If you were to ask me what defines a horror film, I guess I’d say—of course only after pointing you to my eye-opening scary movie reviews and once I’ve fully extolled the glories of The Parsing Haus—that at its core, it’s a movie designed to scare the crap out of you. And in truth, that’s probably also the only thing that connects all those crazy horror films: fear. As you well know, the movies that frighten me the most are the ones that conjure up my own deepest fears—ghosts and possessed kids and twists on the religious symbols I grew up with. But these don’t terrify everyone. Other moviegoers have their own triggers. For sanguivoriphobes, it’s vampires, and agoraphobes would probably cringe in terror through a documentary film about the Sahara. So I guess in truth, any film could become a scary movie when offered up to the right audience.
At first, I almost dismissed A Ghost Story as a completely horror-less film. In fact, I worried that it would just be some moody romantic drama. And in a lot of ways, I’ll be honest, it is. But when you really dig deep, in its own way, A Ghost Story begs some of the most fundamental questions and triggers some of the darkest fears we humans face during our blip of existence on this big ol’ rock we call home. Let’s dive into this somber, cosmic gem of a film.
My texts are widely known (disparaged?) for their proper capitalization, syntax, and punctuation. Rarely, though, do I allow the words to speak for themselves. In the Simpler Times™️, I might have adorned iMessages with a “;)” or a “:P,” when feeling particularly playful. More elaborate constructs, ASCII emoticons in nerd parlance, never suited me. Why go through the pains of a “Sup Son” when “:-/”communicated the same ennui with fewer thumb strokes? The moment that emoji–yes, everyone, that is the preferred plural form–crossed the delicate threshold separating tween convos from adult dialogue, my reaction was a decided 🤔. Or was it 😐? Either way, I am now smitten. The emoji keyboard is imprinted on my cerebral cortex in a way that its QWERTY forebear never will be. If there were applications to the Unicode Consortium, I would hand mine in yesterday.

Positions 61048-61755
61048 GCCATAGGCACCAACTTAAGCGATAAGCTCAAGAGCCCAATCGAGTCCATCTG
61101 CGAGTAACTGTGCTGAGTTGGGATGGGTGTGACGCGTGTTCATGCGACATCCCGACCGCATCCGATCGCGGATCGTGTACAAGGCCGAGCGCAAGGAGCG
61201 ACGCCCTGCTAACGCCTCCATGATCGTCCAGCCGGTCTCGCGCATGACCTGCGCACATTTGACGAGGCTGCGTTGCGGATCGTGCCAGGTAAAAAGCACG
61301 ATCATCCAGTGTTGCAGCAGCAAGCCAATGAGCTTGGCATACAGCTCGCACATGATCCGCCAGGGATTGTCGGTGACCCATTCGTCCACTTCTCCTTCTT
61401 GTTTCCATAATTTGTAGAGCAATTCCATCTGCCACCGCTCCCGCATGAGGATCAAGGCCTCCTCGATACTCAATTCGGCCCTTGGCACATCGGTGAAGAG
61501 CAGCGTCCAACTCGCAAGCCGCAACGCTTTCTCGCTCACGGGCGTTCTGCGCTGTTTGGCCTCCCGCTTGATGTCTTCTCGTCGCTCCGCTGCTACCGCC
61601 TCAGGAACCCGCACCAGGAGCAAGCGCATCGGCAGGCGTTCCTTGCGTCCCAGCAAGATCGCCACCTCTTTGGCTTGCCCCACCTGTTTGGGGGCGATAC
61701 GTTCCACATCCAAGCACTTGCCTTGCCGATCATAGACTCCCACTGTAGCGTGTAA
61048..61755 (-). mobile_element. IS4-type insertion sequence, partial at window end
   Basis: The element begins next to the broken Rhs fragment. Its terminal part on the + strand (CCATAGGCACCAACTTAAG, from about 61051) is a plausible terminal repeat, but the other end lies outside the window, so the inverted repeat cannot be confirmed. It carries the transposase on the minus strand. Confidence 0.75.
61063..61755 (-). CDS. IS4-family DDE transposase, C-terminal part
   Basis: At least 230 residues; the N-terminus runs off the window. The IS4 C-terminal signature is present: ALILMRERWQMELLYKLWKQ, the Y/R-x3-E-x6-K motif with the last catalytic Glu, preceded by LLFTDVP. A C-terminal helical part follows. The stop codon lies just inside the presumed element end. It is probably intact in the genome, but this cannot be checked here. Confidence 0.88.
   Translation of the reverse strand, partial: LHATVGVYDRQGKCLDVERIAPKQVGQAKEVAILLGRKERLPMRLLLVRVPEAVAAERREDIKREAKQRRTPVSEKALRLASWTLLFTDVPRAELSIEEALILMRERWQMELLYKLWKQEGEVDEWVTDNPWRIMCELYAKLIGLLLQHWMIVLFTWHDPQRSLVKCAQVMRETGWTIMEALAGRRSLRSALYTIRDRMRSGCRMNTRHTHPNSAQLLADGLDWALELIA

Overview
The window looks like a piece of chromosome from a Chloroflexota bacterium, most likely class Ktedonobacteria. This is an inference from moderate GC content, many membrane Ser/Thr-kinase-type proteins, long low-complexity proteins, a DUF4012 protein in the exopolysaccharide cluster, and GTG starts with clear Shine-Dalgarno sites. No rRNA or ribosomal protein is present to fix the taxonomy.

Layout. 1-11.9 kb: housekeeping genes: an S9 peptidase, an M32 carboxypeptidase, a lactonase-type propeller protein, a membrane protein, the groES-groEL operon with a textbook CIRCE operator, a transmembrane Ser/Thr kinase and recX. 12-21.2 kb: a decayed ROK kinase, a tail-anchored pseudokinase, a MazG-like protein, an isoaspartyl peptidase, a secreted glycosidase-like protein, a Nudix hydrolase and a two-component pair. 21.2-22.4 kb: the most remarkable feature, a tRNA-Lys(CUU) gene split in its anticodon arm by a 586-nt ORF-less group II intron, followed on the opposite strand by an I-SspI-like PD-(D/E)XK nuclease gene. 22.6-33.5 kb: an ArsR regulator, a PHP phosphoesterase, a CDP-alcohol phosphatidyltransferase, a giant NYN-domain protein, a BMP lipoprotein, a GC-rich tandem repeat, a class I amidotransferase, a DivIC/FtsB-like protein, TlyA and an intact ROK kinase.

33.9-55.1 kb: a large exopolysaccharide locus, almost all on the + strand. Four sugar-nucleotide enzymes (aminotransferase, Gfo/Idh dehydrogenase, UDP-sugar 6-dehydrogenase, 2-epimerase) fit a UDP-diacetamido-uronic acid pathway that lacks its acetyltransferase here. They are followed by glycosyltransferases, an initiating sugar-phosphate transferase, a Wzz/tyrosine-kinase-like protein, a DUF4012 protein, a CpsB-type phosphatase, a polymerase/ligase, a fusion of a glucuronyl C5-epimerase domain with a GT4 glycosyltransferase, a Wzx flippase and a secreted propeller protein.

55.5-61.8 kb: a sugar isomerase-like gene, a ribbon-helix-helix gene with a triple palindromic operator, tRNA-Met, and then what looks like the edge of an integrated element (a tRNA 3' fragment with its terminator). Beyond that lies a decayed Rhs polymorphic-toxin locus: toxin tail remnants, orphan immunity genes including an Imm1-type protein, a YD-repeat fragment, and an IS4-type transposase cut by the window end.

Imagine my delight, the ecstatic 😱+😍, with which I greeted the first rumors of “The Emoji Movie.” Now imagine my face as I exited the theater. No emoji face, hand, or symbol alone adequately reflects the feeling. Perhaps this chronology will do:
😏 (light amusement around 2:00) ➡️ 😬 (visible grimace around 5:01 after the first “joke” landed with a theater-shaking thud) ➡️ 😦 (creeping disbelief through 30:00) ➡️ 😒 (unmitigated annoyance by 59:59) ➡️ 🤢 (a well of sickness, aided by rapid ICEE consumption, rising around 1:00:00) ➡️ 😶 (loss of recognizable human emotion, cut to credits)
Through experience, a true aikido master pares his movements to the bare minimum, doing just enough to twist and deflect an assailant. It’s mesmerizing to watch such efficiency in action — the lightest touch deals a devastating result. That’s Christopher Nolan’s Dunkirk.
Faithfully depicting a real military event — the stranding and largely extemporaneous civilian-assisted rescue of some 400,000 allied troops from the French shores in the early months of the Second World War — Dunkirk is split into three stories: One, told from the perspective of troops on the beach, unfolds over a week. Another follows the civilian boats that sailed to effect their rescue, and is told over the period of one day. The third takes place in a single hour, featuring a group of Spitfires waging war in the air. These overlapping stories criss-cross, so the same events unfold at different times and from different perspectives. It’s a clever and effective way to draw in the full scope of the events, without cramming the soldiers’ multi-day ordeal into the span, say, of a single tank of fuel.